Many months ago I had a long discussion with another copywriter about the single most important part of a radio script.
Opinions ranged from what we thought it could be… was it the call to action message? Or what clients would consider the most important part – their business name, or the contact point?
On and on we went discussing all of the different things that could be the single most important part before we finally settled on the opening line of the script.
Why was this the single most important part of the script?
For several reasons. In our opinion the attention getting, scene setting done in the first 3 seconds would matter most – simply because it would keep people listening to the rest of the message.
Without their attention being grabbed, then there was no point producing the rest of the script.
So let’s beak that down… The first 3 seconds of your script should be:
* Less than 5 words.
* A sound effect
* A lack of sound effect
* A music bed start
* A Jingle start
* OR… A familiar top/start or introduction.
This then is the main part of your script that you should focus on, AFTER the rest of the script has been written.
Now radio gurus Dan O’Day and Dick Orkin used to say that no matter what you write as the first line of a radio script – you should cut it and start halfway through the action – and I used to live by that when writing any script.
That means that you are either starting in mid action, or mid conversation, mid story, or starting someway that can demonstrate that we are already in the thick of it.
Now getting that right can be hard to do, and you can agonise over it, write it again, re-write and re-write again and again until you think you have it.
The thing was… I was having this ‘first 3 seconds rule’ constantly being reinforced in my daily script writing, but I hadn’t paid any attention to it until that point.
It was like a lightbulb going on once I realised what was happening.
Suddenly I noticed how much time I was devoting to writing the script, then re-writing and re-imagining the opening of every commercial I was writing. I was spending more than 50% of my time just on the first line, after I had written everything else.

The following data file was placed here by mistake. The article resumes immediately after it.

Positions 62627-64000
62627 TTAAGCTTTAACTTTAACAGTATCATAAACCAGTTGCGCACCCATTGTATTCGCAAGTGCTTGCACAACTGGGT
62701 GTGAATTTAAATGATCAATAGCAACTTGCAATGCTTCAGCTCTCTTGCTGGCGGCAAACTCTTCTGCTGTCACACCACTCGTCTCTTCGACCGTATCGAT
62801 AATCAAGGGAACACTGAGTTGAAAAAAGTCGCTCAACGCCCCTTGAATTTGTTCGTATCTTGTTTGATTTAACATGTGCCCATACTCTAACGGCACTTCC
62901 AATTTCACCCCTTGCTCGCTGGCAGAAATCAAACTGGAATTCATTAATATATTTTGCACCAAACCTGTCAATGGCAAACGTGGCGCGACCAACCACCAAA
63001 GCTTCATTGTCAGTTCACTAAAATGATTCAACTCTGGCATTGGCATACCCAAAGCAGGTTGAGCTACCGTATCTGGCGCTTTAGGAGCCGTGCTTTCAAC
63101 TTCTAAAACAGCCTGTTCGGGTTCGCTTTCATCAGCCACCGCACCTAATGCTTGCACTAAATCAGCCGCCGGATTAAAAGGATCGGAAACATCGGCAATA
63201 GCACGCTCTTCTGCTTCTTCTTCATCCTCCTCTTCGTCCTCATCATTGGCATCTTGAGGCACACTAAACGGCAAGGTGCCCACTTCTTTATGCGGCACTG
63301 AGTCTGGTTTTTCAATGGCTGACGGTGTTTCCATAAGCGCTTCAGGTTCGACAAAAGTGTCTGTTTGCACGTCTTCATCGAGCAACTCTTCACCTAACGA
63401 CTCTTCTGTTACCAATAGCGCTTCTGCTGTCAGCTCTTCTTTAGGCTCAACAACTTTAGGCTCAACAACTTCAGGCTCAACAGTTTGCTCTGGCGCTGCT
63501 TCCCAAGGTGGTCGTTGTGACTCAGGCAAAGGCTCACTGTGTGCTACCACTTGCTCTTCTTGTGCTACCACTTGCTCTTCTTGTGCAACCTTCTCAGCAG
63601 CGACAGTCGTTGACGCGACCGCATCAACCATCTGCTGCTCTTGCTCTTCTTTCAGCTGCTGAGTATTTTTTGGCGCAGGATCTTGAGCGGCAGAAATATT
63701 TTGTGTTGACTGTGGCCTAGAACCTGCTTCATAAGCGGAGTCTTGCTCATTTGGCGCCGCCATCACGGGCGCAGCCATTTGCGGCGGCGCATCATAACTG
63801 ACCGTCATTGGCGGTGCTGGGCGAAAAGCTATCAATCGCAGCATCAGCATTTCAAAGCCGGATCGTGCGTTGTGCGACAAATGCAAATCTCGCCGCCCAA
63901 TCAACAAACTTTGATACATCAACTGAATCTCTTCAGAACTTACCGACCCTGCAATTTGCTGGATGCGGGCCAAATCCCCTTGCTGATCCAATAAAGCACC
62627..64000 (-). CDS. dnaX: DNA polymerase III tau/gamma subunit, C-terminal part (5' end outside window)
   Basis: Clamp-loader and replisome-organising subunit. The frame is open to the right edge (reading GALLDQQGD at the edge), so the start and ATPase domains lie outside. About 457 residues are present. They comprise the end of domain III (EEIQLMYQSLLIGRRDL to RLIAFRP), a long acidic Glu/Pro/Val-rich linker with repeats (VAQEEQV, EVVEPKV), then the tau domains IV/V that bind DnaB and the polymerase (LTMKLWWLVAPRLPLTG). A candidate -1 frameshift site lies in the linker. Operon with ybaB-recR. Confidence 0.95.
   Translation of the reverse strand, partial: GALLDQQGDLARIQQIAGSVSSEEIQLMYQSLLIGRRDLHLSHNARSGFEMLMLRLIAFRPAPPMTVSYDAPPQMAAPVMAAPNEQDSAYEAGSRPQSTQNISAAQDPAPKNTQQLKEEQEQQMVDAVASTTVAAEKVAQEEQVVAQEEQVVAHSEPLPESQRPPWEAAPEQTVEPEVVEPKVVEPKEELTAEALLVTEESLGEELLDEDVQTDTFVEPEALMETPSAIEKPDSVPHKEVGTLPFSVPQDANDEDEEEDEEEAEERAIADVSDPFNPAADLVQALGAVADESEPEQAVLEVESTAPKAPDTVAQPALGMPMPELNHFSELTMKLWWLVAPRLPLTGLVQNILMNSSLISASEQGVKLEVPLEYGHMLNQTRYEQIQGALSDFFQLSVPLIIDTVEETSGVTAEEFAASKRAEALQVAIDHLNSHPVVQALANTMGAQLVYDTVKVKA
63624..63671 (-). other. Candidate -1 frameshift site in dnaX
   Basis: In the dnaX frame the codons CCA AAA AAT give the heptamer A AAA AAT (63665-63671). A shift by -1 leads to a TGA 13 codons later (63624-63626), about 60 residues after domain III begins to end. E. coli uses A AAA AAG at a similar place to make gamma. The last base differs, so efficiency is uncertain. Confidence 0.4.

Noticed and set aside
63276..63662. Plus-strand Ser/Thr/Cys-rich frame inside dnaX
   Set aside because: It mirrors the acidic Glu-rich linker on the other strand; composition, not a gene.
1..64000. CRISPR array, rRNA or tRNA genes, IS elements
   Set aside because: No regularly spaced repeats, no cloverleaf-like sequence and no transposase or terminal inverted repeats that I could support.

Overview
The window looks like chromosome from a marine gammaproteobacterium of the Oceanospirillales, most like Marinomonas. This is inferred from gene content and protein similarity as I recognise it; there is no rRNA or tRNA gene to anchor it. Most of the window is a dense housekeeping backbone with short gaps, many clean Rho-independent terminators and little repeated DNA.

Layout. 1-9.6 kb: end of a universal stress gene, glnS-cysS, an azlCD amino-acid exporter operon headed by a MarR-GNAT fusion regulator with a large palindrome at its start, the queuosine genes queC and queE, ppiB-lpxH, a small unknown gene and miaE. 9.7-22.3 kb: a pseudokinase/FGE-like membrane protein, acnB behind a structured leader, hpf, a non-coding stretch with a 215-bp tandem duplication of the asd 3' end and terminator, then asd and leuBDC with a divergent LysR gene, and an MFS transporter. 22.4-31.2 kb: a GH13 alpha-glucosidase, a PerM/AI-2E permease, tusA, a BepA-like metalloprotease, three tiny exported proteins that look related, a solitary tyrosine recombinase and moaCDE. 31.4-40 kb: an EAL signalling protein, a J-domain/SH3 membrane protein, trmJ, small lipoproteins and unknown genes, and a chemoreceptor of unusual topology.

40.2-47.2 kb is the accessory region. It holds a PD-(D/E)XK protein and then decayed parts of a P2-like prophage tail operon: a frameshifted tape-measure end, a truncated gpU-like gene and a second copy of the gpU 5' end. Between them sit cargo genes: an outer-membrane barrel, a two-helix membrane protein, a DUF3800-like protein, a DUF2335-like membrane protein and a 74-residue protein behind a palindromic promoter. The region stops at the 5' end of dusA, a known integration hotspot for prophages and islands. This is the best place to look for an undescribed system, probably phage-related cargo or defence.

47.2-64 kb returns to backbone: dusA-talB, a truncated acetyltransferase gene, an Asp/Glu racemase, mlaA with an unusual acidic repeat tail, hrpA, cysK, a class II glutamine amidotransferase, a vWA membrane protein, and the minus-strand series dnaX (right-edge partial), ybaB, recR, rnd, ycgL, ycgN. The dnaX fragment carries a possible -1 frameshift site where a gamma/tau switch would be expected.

To give you an example, I was writing a script yesterday for a local specialist Battery company.
After some research on the topic they wanted covered, I had written what I thought was a clever script. I think I had nailed the copy brief, ticked off every component of the clients wants and needs, had a call to action, was clearly defining the one core message, but… it didn’t feel right to me, it sounded odd when it was spoken out loud.
I recorded myself reading the line (I sometimes do this to hear what it might sound like in a commercial). But, no, it still was not right.
So I checked it with the other copywriter who agreed, it was missing something and it was something that we both couldn’t identify, no matter how many ways we tried to rewrite it.
So I went back to an earlier version of the script, and I started tweaking more and more, then, I started to get frustrated and in desperation I decided to move 1 line to the top of the script, how would that look and sound?
So I moved what I thought was a clever line from near the bottom of the script to the top… as it contained a great question in it.
I sat back and read it out loud to myself, and BANG!
There it was. It suddenly worked!
I had set the scene correctly and suddenly the whole commercial fell into place, and made more sense to me.
A few more tweaks and I was happy to send it to the client for approval, which they did straight away.
So while Dan and Dick were correct, I think that you should focus on grabbing the attention of a listener with the single most important and best produced part of your commercial in the first three seconds.
From the most elaborate sound effect to best line in the commercial – it should be at the top of your script, every single time.
I’d love to hear your thoughts on this… let me know below.